How Apple plans to stop you from taking illegal videos

The tech giant received a patent this week for a technology designed to stop bootleggers and concertgoers from illegally recording performances and movies. The technology has some concerned that it could be used to stymie free speech.

Fred Thornhill/Reuters
Nick Jonas performs amid members of the audience during the iHeartRadio Much Music Video Awards (MMVAs) in Toronto, June 19. Apple was granted a patent this week for a technology that would prevent people from taking illegal videos during performances.

A patent Apple was granted Tuesday could stop concertgoers from holding up their phones during live shows or bootleggers from recording movies in theaters. But it has some wondering how it could also be used to stifle free speech.

The patent is for an infrared system that could transmit data to a smartphone or tablet in a museum, or to temporarily disable the camera of certain devices.

As the debate over the limits of internet speech and cyber-surveillance intensifies, the patent raises questions about how concerns that a technology could be used negatively should affect that technology's development. Should Apple consider how authoritarian governments or law enforcement could use the system to stop the documentation of abuse or misconduct, or how criminals could use it to disable video surveillance?

Vivek Krishnamurthy, a clinical instructor at Harvard Law School's Cyberlaw Clinic, says these concerns should be taken with a grain of salt.

“Any time there is the possibility of an invention or device being used to shut down communication mediums and methods of capturing information, there should be some concern,” he tells The Christian Science Monitor in a phone interview Thursday. “It’s pretty remote and speculative with regard to the awarding of this particular patent,” he says, adding countless patents are never developed.  

It even might be a good thing Apple was granted the patent, says Mr. Krishnamurthy, because of its strong civil liberties record, as evidenced by its refusal to unlock the iPhone of one of the San Bernardino shooters.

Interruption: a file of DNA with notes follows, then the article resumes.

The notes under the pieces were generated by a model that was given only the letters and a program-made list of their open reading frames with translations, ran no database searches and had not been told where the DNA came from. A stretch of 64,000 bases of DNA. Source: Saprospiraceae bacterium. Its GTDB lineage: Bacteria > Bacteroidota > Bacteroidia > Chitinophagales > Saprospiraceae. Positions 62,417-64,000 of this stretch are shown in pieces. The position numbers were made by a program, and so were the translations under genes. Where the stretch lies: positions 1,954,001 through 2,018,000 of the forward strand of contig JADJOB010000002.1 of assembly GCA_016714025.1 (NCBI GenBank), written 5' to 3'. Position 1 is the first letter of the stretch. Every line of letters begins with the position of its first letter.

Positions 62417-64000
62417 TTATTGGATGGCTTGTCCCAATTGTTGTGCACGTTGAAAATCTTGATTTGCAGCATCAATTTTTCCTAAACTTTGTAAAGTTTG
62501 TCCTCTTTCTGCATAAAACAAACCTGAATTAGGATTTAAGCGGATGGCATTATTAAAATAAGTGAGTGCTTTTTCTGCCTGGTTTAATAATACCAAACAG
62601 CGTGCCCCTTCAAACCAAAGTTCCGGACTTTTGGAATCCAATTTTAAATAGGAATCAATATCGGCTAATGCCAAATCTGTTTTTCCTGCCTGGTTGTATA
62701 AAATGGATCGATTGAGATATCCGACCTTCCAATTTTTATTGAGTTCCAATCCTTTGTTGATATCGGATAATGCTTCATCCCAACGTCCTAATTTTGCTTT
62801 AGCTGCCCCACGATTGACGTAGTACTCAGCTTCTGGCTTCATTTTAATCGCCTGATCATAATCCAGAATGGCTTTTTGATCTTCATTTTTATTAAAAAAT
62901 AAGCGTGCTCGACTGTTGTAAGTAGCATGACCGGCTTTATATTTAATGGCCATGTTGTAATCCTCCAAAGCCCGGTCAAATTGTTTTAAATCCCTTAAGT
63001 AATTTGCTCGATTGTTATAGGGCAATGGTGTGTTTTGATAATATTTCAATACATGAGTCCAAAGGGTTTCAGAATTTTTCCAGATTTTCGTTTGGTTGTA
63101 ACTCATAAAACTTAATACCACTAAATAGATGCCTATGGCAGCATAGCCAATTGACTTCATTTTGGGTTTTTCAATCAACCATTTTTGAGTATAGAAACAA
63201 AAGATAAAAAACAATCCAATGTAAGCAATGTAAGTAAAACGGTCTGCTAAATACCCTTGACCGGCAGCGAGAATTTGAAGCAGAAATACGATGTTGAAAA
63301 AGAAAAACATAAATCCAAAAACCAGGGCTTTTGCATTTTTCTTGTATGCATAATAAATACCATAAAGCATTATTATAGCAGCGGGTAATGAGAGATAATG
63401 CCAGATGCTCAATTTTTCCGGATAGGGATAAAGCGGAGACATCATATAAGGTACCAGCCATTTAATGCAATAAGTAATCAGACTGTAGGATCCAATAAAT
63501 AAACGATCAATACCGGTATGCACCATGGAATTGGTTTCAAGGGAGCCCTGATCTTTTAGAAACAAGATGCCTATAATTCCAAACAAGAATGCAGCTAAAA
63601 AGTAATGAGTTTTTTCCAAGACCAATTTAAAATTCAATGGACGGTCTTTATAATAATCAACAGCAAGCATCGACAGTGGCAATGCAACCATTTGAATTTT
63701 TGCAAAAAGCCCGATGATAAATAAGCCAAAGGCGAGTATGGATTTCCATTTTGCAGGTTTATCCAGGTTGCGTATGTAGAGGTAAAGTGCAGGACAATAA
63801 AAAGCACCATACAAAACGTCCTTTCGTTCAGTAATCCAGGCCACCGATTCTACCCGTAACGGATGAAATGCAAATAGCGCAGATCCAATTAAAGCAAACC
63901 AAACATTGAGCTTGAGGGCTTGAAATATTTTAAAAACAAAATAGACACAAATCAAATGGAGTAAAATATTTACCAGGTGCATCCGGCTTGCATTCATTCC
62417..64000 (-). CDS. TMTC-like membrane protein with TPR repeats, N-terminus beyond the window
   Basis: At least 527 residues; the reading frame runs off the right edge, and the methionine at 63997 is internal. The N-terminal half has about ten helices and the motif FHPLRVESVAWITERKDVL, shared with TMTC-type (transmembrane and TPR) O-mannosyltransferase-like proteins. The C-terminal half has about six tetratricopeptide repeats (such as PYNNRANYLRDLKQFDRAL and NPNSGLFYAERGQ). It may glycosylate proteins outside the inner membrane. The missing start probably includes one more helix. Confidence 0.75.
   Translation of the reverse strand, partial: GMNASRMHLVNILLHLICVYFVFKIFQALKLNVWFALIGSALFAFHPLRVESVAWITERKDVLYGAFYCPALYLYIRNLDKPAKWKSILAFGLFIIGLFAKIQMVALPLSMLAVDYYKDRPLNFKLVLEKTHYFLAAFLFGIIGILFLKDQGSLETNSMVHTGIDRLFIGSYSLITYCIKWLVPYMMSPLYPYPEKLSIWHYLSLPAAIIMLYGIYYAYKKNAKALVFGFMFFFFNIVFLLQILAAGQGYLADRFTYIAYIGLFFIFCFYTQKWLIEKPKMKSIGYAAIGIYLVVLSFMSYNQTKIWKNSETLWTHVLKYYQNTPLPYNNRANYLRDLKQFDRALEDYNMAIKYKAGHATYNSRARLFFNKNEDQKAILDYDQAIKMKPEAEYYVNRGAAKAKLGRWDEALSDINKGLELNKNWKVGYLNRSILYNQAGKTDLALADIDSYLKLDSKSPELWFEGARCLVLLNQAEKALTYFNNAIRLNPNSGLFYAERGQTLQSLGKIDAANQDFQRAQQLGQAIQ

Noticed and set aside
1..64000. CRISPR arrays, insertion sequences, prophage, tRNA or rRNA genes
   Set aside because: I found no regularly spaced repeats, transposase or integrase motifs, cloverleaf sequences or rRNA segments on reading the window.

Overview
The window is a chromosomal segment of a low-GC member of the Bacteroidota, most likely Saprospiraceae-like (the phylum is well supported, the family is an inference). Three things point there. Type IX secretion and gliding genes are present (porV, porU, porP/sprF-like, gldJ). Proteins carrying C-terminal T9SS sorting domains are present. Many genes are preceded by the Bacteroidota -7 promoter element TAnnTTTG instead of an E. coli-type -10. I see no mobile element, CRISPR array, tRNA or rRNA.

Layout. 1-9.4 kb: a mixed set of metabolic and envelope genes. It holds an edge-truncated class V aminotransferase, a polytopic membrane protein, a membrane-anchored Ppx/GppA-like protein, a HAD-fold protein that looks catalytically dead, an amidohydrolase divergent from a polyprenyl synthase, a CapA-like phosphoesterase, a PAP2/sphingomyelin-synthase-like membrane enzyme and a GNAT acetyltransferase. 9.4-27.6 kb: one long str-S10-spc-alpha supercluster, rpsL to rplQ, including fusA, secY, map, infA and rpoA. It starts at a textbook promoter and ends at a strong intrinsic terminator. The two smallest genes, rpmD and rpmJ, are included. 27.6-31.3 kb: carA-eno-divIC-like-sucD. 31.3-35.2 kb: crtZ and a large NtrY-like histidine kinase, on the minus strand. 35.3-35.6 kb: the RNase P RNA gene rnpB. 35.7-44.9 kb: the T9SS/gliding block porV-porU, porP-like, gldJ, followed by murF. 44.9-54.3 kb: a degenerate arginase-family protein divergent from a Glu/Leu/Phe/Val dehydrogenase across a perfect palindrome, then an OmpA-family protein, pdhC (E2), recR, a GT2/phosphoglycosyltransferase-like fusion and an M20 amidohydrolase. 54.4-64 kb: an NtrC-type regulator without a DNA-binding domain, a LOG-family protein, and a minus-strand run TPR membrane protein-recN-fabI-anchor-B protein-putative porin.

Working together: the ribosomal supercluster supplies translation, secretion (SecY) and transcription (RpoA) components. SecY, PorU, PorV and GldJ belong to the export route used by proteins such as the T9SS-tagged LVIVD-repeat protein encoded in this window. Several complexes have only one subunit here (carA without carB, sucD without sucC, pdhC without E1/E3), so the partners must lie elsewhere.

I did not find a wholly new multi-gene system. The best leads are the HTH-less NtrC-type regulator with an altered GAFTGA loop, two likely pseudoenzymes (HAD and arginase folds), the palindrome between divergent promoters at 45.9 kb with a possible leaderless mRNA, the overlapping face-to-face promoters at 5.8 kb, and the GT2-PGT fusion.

The system described in the patent would use invisible infrared emitters to transmit a signal to any "electronic device with an image sensor," such as a smartphone, tablet, laptop, video recorder, or camera. Remote controls to turn on televisions or DVD players use similar technology already.

In the patent, Apple describes its potential applications. Museums, writes Apple, can incorporate the technology to transmit data to a phone. Imagine pointing your phone at artwork, and receiving information about it. Apple also describes how venues and movie theaters can transmit an infrared signal that temporarily and remotely disables the camera or video functions of certain devices, perhaps for copyright purposes.

When the website, Patently Apple, first reported on the infrared system in 2011, however, free speech advocates envisioned how it could be exploited.

Save The Internet, a coalition led by the Free Speech advocacy group, wrote an open letter to then-Apple chief executive Steve Jobs that warned about this technology falling into the wrong hands.

“Thousands of people across the Middle East have used cellphone cameras to document government abuses. This technology would also give tyrants the power to stem the flow of protest videos and crack down on their citizens with impunity,” it writes. “Just imagine what would happen if this technology fell into the hands of repressive regimes.”

Around the same time the letter was published on, the government of Bahrain tried to install spyware on the smartphones of activists to track them and their communications.

However, the infrared system comes as musicians have complained about fans recording their concerts. Adele, the British singer and songwriter, stopped a concert in Italy in May to complain about a woman with a tripod in the audience.

“I want to tell that lady as well, can you stop filming me with a video camera because I'm really here in real life," said Adele, in the middle of her performance. "You can enjoy it in real life, rather than through your camera."

Peter Swire, a professor of law and ethics at Georgia Tech, sees parallels to the dispute between Apple and the Federal Bureau of Investigation over the San Bernardino shooter's phone and the encryption debate

“As with encryption, the patented device is a tool that can be used for noble or evil purposes,” writes Mr. Swire, in an email to the Monitor Thursday. “If authoritarian authorities use it to shield their abusive practices, then that is evil.  If the device stops a Peeping Tom from taking photos in the showers, then we should like it.”

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